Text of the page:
Main Article Content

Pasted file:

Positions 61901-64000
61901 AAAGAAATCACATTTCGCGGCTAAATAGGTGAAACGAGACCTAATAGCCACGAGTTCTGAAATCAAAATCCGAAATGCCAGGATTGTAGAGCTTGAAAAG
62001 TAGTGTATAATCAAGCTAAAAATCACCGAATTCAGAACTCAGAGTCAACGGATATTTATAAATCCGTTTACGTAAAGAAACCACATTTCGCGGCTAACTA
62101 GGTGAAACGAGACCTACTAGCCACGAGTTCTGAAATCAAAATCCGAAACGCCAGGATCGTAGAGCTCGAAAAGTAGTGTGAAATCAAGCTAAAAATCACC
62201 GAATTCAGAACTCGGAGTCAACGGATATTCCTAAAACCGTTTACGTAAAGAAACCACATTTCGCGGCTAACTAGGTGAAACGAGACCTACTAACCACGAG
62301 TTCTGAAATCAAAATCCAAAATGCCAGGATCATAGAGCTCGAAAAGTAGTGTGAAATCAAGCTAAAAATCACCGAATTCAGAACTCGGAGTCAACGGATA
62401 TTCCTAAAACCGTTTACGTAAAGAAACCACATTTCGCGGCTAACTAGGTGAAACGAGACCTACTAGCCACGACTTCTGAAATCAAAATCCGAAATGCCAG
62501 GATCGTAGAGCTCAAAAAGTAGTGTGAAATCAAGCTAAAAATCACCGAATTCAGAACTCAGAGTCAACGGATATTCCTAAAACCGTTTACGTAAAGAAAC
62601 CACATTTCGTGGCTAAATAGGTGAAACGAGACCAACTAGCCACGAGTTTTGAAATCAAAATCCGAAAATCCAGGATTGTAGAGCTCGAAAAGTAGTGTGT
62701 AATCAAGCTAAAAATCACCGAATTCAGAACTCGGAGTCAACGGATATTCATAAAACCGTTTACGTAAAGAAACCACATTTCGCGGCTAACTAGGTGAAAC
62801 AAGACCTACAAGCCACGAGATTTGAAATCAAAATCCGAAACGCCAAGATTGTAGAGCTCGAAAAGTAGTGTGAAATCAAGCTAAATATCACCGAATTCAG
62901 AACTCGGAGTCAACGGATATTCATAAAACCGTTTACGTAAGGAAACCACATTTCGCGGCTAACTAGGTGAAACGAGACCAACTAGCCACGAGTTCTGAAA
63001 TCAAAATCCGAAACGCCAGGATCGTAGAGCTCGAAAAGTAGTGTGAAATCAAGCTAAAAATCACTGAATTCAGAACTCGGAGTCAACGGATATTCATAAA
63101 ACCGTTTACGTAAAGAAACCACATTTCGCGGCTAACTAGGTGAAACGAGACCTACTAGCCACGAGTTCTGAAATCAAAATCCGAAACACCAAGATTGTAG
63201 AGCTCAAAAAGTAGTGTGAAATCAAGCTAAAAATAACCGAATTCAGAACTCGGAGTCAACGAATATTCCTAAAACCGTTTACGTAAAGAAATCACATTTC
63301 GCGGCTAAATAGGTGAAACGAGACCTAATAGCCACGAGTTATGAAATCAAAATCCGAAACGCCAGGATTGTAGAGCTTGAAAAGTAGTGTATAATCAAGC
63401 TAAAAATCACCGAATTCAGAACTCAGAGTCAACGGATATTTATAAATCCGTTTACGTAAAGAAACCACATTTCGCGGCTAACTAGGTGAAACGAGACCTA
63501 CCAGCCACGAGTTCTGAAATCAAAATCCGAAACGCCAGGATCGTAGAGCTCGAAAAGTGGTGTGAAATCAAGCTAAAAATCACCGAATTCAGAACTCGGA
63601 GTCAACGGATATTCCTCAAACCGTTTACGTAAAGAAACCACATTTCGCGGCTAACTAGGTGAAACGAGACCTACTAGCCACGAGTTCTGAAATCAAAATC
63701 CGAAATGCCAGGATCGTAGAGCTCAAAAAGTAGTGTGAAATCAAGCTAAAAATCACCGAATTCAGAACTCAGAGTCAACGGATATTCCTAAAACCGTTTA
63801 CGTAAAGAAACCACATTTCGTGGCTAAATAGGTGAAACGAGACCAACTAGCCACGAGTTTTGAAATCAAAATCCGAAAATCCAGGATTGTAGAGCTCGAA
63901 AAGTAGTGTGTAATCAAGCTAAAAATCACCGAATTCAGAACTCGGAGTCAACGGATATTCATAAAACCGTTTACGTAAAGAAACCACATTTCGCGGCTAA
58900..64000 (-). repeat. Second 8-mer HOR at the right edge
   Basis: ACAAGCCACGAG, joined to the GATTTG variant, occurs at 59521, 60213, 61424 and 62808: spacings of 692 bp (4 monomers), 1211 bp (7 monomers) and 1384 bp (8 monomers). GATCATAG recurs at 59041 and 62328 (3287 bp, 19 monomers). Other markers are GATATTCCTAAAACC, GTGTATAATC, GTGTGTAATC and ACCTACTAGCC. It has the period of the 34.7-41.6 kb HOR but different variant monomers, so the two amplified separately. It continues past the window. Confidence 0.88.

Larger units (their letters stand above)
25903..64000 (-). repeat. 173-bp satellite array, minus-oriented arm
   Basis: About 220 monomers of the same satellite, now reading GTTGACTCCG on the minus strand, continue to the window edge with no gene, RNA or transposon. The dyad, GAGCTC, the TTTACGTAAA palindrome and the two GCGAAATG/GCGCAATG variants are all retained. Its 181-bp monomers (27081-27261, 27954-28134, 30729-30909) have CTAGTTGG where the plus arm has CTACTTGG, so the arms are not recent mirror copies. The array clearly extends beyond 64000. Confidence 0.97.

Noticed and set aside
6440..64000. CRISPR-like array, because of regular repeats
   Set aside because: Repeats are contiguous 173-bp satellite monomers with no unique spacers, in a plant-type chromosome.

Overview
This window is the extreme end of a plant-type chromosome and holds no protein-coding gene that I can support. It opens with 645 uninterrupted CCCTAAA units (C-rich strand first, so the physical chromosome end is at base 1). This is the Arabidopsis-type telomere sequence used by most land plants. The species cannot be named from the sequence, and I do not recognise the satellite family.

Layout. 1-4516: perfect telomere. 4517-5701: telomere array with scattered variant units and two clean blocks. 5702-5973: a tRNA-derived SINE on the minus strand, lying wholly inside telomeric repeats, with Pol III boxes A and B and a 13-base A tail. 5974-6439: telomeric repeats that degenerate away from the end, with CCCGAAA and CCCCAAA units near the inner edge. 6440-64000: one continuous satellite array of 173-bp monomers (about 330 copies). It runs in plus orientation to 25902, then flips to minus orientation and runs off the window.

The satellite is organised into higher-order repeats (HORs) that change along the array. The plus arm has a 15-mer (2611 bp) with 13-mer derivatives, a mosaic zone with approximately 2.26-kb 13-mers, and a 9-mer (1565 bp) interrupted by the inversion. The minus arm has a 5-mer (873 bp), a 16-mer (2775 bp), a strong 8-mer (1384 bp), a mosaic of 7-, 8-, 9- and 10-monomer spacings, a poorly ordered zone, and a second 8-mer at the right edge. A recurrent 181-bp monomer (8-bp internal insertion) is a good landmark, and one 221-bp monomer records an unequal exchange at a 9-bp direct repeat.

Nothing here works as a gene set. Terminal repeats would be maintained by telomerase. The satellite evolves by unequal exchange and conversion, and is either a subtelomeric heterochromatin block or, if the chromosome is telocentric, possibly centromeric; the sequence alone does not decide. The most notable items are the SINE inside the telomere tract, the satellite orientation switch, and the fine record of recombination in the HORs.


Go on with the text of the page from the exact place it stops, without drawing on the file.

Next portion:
The purpose of this paper is to understand perceptions of interior design students after using game-based learning (GBL) as an approach to address workload distribution, lack of clear assessment criteria, and deficiencies of the master-apprentice model during the process of solving several small-scale design problems along the course of a semester. A literature review of the instructional issues in design studios is presented along with an overview of the activity systems theory as an underpinning theoretical perspective. This research paper explains the research design behind the case study methodology used to perform data collection, analysis measures and organize coding schemes. Findings from the study conclude that GBL fits into the iterative and experimental nature of the design process, helps students focus on the design process through trial and error without a significant risk, changes the studio’s feedback structure, allows students to track their progress while having creative freedom. This paper provides empirical evidence supporting the existence of instructional issues in traditional design studios, provides considerations for using GBL to address these issues, and suggests directions for future research studies in fields of instructional technology, design pedagogy and higher education policy.